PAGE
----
Water. The sanitary quality of drinking water in early-modern Europe could not always be guaranteed. Even when one was sure that the water was pure, other problems, such as the illegal tapping of wells, spring and summer droughts, and winter freezes made it difficult to rely on water as a primary drink. Many early-modern cities thus devoted considerable finances and energy to providing a reliable drinking supply. For instance, in fifteenth-century Rome and Paris old Roman aqueducts were repaired, while the governments of sixteenth-century Augsburg and Toledo installed large hydraulic wheels to raise the levels of river water for their neighboring towns.
Other Nonalcoholic Drinks. Fruit juice was not an option for the overwhelming majority of Europeans at this time. Chocolate was brought from Mexico in the 1520s, tea was introduced to Western Europe from China in the 1610s (though evidence suggests that a few Russians were drinking tea by the 1560s), and coffee from Arabia reached the great cities of Western Europe by the early seventeenth century. These drinks remained far too expensive for all but the wealthiest of Europeans, and none of them became popular, even among the elite, until well into the eighteenth century. Although coffee had been used widely in Paris as a drug since 1643, the first stall in the city devoted to drinking coffee recreationally opened only in 1672. Furthermore, in 1648 Parisian doctors burned, in ridicule, the dissertation of a medical student that advocated the drinking of tea. Europeans certainly would have consumed milk in greater quantities than they did, but without selective breeding and chemically enhanced feed, cows in the early-modern era were unable to produce the levels of milk that cows today do. Secondly, milk was needed to make two staples of the common person's diet—butter and cheese—and so was not available for drinking. Most people contented themselves with drinking the whey that remained after a cheese had been made.
Beer. Europeans drank large quantities of alcohol, which meant beer, ale, or wine. One historian has estimated that the average adult in sixteenth-century England drank two pints of beer with every meal. Because of the frequency with which beer was consumed, it was generally brewed to be weak, especially in summertime, when large quantities were consumed by laborers toiling in the fields. Only the March and October beers (hence the famous Oktoberfests in Germany) were brewed to be kept year round and were thus stronger than the standard beer. It is important to remember, however, that beer was considered as much a food as it was a drink. Because it provided key nutrients and many calories, beer was truly a vital part of most poor people's diet. During the sixteenth century, when the price of barley in England increased sixfold, the availability of beer (which unlike ale could be brewed without barley) saved many a family from outright starvation.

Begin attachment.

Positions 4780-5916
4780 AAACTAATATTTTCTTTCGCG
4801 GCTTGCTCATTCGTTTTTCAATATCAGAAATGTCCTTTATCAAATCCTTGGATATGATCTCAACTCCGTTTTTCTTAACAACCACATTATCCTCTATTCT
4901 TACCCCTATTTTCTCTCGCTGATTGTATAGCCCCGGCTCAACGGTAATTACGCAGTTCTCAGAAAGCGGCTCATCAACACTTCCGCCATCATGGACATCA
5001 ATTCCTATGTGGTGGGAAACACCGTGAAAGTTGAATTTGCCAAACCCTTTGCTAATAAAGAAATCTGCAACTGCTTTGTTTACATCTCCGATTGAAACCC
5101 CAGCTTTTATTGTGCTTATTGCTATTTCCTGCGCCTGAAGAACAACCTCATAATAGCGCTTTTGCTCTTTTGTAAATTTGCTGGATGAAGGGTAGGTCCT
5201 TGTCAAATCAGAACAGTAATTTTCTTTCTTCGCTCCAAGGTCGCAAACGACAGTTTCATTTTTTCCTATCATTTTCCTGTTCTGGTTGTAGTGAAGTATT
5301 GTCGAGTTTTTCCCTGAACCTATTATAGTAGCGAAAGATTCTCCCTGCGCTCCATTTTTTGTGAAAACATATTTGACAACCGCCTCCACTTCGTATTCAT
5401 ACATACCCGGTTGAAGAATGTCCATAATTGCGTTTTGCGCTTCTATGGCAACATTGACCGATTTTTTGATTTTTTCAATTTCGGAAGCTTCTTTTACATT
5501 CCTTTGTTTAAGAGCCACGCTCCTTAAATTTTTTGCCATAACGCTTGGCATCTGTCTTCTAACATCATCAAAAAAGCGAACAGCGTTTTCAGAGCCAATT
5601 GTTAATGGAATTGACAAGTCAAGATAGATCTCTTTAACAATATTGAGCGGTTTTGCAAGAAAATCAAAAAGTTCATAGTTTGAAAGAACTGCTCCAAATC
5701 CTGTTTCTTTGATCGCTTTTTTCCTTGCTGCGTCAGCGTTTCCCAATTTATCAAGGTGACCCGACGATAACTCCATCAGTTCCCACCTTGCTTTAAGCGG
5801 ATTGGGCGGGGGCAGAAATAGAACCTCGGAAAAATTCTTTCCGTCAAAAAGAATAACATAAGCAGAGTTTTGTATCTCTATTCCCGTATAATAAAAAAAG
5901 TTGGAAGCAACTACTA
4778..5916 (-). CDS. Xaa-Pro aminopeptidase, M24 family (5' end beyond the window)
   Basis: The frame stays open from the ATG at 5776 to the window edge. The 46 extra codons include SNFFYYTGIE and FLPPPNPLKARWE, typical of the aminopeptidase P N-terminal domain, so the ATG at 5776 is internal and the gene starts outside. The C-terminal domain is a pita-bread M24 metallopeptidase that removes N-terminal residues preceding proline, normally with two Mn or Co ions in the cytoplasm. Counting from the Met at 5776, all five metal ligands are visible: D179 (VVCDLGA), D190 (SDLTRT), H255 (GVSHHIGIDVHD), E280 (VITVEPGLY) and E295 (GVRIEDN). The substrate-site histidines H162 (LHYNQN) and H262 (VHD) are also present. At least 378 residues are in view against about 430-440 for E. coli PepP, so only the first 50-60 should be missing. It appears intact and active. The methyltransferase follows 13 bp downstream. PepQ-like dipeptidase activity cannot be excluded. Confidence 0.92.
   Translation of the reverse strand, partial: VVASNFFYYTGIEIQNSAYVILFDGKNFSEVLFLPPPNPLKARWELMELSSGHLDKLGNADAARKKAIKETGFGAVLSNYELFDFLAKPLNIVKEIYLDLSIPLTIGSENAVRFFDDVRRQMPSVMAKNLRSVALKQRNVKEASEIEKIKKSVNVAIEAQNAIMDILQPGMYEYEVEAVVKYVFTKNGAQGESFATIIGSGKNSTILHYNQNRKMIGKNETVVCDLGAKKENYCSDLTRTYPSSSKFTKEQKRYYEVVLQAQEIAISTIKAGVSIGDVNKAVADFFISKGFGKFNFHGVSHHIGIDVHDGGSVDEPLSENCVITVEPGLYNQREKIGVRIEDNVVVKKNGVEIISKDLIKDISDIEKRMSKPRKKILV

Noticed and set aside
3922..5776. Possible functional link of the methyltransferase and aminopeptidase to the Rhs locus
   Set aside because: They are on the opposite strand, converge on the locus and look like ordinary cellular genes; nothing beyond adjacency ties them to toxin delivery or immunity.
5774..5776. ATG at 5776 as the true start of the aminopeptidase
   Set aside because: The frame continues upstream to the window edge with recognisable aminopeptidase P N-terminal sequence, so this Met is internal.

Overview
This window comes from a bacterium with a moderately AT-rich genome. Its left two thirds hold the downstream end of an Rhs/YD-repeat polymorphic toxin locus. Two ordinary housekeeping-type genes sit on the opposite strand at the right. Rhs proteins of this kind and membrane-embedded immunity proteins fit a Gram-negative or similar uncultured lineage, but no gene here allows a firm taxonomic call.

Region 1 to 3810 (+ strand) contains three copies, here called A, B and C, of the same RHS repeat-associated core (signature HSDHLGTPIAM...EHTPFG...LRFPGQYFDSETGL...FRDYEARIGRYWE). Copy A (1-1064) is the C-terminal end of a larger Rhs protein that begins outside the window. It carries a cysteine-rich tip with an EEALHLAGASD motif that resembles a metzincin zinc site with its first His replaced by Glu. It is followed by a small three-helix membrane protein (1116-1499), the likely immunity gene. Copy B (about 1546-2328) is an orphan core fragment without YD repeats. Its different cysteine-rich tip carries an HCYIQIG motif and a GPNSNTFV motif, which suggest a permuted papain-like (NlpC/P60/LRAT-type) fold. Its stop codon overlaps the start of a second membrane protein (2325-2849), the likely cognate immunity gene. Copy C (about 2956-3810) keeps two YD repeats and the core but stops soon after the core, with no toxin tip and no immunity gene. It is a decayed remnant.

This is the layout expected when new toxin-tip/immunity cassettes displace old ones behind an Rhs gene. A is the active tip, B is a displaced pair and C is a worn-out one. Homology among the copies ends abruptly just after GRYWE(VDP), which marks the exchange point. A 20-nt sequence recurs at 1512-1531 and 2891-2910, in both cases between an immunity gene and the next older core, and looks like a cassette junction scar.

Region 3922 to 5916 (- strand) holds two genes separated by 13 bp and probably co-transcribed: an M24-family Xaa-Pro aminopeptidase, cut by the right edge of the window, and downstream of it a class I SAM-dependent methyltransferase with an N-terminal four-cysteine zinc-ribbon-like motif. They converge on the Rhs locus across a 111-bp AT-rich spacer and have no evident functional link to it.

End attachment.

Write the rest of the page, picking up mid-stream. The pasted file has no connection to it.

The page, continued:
Wine. The upper classes generally drank wine. In wine-producing areas in Germany, France, and Italy, the poor sold the wine they produced and contented themselves with drinking piquette, a mixture of water and the waste of wine production. Though the price of wine varied greatly with quality and availability, the cost of wine was generally quite high not only because one bad harvest could dramatically raise prices, but also because wine was difficult to preserve and expensive to transport. Early-modern wine spoiled quite easily, and, with the
exception of some of the stronger, sweeter wines from Southern Europe, turned sour, even under the best conditions, within a year. Early-modern wine was not a stable product, and it was for this reason that the sweeter wines were so highly praised. The best conditions for storing wine were rarely realized: glass bottles were not produced in quantity sufficient to store all of Europe's wine, so most wine was stored and shipped in wooden barrels that frequently let air in, thus spoiling the wine or even turning it to vinegar. Shipping wine took a great deal of time: it could take weeks for a shipment of wine from Southern France just to reach London. Any change in humidity or temperature spoiled early-modern wine. Because wine was so expensive, Europeans went to great efforts not to have to throw it out even after it went bad. Experts experimented with ways of preventing early-modern Spanish wine from turning in the first place, and suggested putting juniper chips into the wine while it was fermenting, or suspending a linen bag containing the flowers of hops and the seeds of rye into recently fermented wine. A common remedy in England to arrest the spoiling of white wine was to add, and then churn, several gallons of milk in the barrel. Another solution was to put a chunk of cheese in the wine and then to boil it. Honey, cloves, eggs, ginger, nutmeg, and sugar were all added according to various recipes. Indeed, the Domostroi (circa 1550-1580) devotes several chapters to the preservation of wine.